Emma Nedov and Rianna Mizzen are the other two on this team, and both have tremendous potential – Nedov on beam and Mizzen on bars – but still need to prove that they can be dependable options, as both struggled at Pac Rims.
I do think Brazil and Germany are all but locks unless they have major meltdowns, so like fellow borderline program Romania, Australia is likely going to rely on mistakes from Belgium and France in addition to hitting at their best if they want to get in, because they’re somewhat lacking in difficulty compared to the other programs. Missing out on Rio isn’t a done deal yet, and I don’t want to count them out, but it’s definitely going to take some big heroic moments similar to Brazil’s in 2012 to make it in.
In the way Brazil and Germany are clearly leading the pack, I don’t have much hope for Switzerland or South Korea. Switzerland will get great work from Giulia Steingruber, who actually has a pretty solid chance at winning the all-around, but the rest of her team is a bit weak in comparison, with Ilaria Käslin and Caterina Barloggio capable of some good scores on their pet events, but the rest – Stefanie Siegenthaler, Laura Schulte, and new senior Thea Brogli – just don’t have the difficulty to match other programs.
South Korea is missing some of their top performers, including Heo Seon Mi, who was a couple of spots away from making it into the all-around final at worlds last year. It’s a young and highly inexperienced team comprised fully of gymnasts competing in their first quad. A couple have been to worlds, but for the most part, unless a lot has changed between October and today, it’s just not a very strong group and they’ve also been looking a little off in training. You never know what could happen in a sport like gymnastics, but I just don’t see them making major waves here.
Outside of teams, there should be about 34 or 35 spots open for about 37 individual competitors, so the odds of getting to the Games are pretty good. Teams that don’t qualify full teams will get one non-nominative individual spot apiece (meaning the spot belongs to the country, not the gymnast) whereas individuals earn their spots for themselves, and if they have to forfeit their spot for whatever reason, the FIG gives it to whoever’s next on the reserve list.
Most notably absent since the start of the week is Elisa Hämmerle of Austria, who suffered an Achilles injury. Her teammate and reigning back-to-back national champion Lisa Ecker should qualify no problem, but Jasmin Mader has arrived to take Hämmerle’s spot just in case. There’s also yet another drama with Trinidad & Tobago replacing Thema Williams early this morning. She was reportedly not doing well on her ankle in training last night, falling six times and skipping out on her final event because she could no longer handle the hard surface landings, so the T&T federation made an executive emergency decision this morning to fly Marisa Dick in and give her the spot. Not only does it suck for Williams – who was willing to risk her ankle if it meant finally getting to go to the Olympics after missing out last quad – but it also is kind of a pain for Dick, who missed out not only on podium training but also on all training gym sessions and won’t have her coach with her, so she’s kind of going in blind. Coach John Geddert is attempting to work both with the federation and with legal counsel to reinstate Williams as the country’s competitor, with emails flying back and forth today, but it’s unclear as to whether this can happen, as final line-ups were due earlier today.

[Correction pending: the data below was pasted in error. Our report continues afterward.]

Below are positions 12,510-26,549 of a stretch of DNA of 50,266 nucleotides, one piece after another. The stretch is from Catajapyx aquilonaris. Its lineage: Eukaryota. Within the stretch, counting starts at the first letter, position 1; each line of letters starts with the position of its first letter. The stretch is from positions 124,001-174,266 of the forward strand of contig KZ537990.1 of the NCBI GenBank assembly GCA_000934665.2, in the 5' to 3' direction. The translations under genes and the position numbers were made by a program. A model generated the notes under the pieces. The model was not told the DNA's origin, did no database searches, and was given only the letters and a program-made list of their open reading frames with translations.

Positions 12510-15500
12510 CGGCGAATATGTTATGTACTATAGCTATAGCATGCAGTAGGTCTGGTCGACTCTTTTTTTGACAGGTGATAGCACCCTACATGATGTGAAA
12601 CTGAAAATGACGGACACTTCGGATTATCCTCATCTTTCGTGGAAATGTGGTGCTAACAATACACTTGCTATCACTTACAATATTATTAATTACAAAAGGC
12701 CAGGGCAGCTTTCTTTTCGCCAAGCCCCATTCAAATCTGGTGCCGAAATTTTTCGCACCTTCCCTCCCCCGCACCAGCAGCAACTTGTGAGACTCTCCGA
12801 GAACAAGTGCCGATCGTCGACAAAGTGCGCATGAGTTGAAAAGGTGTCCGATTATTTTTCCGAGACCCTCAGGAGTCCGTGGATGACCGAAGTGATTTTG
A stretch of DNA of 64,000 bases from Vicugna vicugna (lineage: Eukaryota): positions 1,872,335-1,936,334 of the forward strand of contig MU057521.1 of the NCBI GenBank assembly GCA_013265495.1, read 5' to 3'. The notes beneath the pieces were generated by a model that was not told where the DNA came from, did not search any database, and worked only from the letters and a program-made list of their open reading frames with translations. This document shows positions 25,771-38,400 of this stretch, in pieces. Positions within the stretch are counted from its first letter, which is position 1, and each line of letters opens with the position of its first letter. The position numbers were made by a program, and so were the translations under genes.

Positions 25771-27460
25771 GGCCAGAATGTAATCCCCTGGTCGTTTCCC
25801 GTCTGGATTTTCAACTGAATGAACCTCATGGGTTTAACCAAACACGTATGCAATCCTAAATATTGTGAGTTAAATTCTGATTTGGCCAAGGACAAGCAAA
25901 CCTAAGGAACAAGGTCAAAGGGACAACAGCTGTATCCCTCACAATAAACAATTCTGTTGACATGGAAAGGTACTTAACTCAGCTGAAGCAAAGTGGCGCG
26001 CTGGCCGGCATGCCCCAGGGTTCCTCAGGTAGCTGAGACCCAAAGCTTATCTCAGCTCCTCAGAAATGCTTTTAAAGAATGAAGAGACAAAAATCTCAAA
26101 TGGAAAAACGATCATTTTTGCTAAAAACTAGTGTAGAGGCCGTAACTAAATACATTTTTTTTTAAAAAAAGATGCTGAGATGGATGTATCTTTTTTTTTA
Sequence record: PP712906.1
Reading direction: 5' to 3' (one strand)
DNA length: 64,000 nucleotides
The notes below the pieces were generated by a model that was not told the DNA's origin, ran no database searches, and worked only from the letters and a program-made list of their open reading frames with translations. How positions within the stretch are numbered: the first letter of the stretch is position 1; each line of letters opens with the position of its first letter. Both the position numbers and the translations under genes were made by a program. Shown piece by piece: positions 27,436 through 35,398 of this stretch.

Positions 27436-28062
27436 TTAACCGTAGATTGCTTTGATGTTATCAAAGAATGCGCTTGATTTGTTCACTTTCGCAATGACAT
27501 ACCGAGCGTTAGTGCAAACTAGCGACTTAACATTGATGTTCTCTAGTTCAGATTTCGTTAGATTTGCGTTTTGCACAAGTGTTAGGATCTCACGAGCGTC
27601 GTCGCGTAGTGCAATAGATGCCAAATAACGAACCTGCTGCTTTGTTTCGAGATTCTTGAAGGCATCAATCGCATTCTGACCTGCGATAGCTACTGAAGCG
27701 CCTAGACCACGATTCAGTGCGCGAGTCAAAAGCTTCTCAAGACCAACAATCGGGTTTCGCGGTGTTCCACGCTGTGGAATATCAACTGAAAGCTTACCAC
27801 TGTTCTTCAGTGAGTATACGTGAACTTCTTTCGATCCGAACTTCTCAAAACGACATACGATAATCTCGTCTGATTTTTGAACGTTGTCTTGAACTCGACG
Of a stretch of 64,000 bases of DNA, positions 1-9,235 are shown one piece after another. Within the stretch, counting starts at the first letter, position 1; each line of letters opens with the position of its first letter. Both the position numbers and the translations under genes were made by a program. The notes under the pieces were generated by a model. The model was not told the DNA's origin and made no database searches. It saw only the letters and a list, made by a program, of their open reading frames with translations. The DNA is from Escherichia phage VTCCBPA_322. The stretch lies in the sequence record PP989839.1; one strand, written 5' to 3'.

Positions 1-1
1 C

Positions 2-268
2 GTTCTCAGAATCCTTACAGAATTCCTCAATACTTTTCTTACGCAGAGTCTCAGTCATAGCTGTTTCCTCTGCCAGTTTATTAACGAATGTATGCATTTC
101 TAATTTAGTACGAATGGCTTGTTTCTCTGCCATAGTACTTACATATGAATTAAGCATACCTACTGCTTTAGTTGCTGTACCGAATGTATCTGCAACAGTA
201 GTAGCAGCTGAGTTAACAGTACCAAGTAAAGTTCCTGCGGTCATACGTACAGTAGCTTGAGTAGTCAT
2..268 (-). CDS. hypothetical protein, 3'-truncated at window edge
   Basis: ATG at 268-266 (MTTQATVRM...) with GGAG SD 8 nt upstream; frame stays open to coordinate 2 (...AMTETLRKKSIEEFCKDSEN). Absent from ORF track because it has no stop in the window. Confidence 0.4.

It’s hard to say who will be the gymnasts that won’t make it in, because while Dipa Karmakar of India and Catalina Escobar of Colombia are coming in as reserves following North Korea’s withdrawal, you never know – Escobar, her country’s strongest, missed out on worlds last year and absolutely has a chance at qualifying, while those who did qualify directly to this event could have a rough day. So instead of making predictions as to which handful I think won’t make it, I’ll share who in each subdivision is my favorite to get in.
The first subdivision has the Hungarians Noemi Makra and first-year senior Zsofia Kovacs, who has a super powerful DTY and a great all-around set, essentially coming in at the last minute to snag the spot from Dorina Boczogo, who was looking good to make her third Olympic team for the majority of this quad. Poland has a similar story, with favorite Marta Pihan-Kulesza sitting out after a rough start to her year while Gabriela Janik (she has a fabulous vault) and Katarzyna Jurkowska (her beam is to die for) compete instead.